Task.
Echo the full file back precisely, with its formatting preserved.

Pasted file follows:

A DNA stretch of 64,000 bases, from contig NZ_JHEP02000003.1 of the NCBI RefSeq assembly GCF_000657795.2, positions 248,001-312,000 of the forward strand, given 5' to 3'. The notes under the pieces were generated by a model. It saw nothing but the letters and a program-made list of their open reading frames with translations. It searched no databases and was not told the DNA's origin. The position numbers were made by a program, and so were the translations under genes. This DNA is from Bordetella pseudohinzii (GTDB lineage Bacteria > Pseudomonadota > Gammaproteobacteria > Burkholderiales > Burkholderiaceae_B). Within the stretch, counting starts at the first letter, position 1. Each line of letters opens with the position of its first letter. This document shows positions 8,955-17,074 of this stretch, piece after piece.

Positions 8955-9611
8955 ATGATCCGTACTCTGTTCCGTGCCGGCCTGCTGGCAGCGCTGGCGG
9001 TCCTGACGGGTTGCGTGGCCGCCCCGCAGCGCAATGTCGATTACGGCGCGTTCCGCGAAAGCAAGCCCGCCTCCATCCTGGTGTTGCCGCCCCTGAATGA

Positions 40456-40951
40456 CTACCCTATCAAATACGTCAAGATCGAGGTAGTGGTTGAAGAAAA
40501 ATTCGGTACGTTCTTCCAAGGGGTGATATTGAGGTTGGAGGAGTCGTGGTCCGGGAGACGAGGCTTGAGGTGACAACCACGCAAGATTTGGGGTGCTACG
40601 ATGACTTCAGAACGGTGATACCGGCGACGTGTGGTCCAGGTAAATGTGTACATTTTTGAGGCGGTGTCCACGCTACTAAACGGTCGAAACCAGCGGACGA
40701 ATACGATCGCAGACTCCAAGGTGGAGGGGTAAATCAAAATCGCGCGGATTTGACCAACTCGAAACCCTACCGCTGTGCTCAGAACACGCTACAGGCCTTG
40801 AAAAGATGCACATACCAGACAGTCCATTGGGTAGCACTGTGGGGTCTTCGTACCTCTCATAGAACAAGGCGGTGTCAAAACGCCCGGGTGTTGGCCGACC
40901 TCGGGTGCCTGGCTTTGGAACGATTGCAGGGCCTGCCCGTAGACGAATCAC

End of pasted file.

A DNA stretch of 64,000 bases, from contig NZ_JHEP02000003.1 of the NCBI RefSeq assembly GCF_000657795.2, positions 248,001-312,000 of the forward strand, given 5' to 3'. The notes under the pieces were generated by a model. It saw nothing but the letters and a program-made list of their open reading frames with translations. It searched no databases and was not told the DNA's origin. The position numbers were made by a program, and so were the translations under genes. This DNA is from Bordetella pseudohinzii (GTDB lineage Bacteria > Pseudomonadota > Gammaproteobacteria > Burkholderiales > Burkholderiaceae_B). Within the stretch, counting starts at the first letter, position 1. Each line of letters opens with the position of its first letter. This document shows positions 8,955-17,074 of this stretch, piece after piece.

Positions 8955-9611
8955 ATGATCCGTACTCTGTTCCGTGCCGGCCTGCTGGCAGCGCTGGCGG
9001 TCCTGACGGGTTGCGTGGCCGCCCCGCAGCGCAATGTCGATTACGGCGCGTTCCGCGAAAGCAAGCCCGCCTCCATCCTGGTGTTGCCGCCCCTGAATGA

Positions 40456-40951
40456 CTACCCTATCAAATACGTCAAGATCGAGGTAGTGGTTGAAGAAAA
40501 ATTCGGTACGTTCTTCCAAGGGGTGATATTGAGGTTGGAGGAGTCGTGGTCCGGGAGACGAGGCTTGAGGTGACAACCACGCAAGATTTGGGGTGCTACG
40601 ATGACTTCAGAACGGTGATACCGGCGACGTGTGGTCCAGGTAAATGTGTACATTTTTGAGGCGGTGTCCACGCTACTAAACGGTCGAAACCAGCGGACGA
40701 ATACGATCGCAGACTCCAAGGTGGAGGGGTAAATCAAAATCGCGCGGATTTGACCAACTCGAAACCCTACCGCTGTGCTCAGAACACGCTACAGGCCTTG
40801 AAAAGATGCACATACCAGACAGTCCATTGGGTAGCACTGTGGGGTCTTCGTACCTCTCATAGAACAAGGCGGTGTCAAAACGCCCGGGTGTTGGCCGACC
40901 TCGGGTGCCTGGCTTTGGAACGATTGCAGGGCCTGCCCGTAGACGAATCAC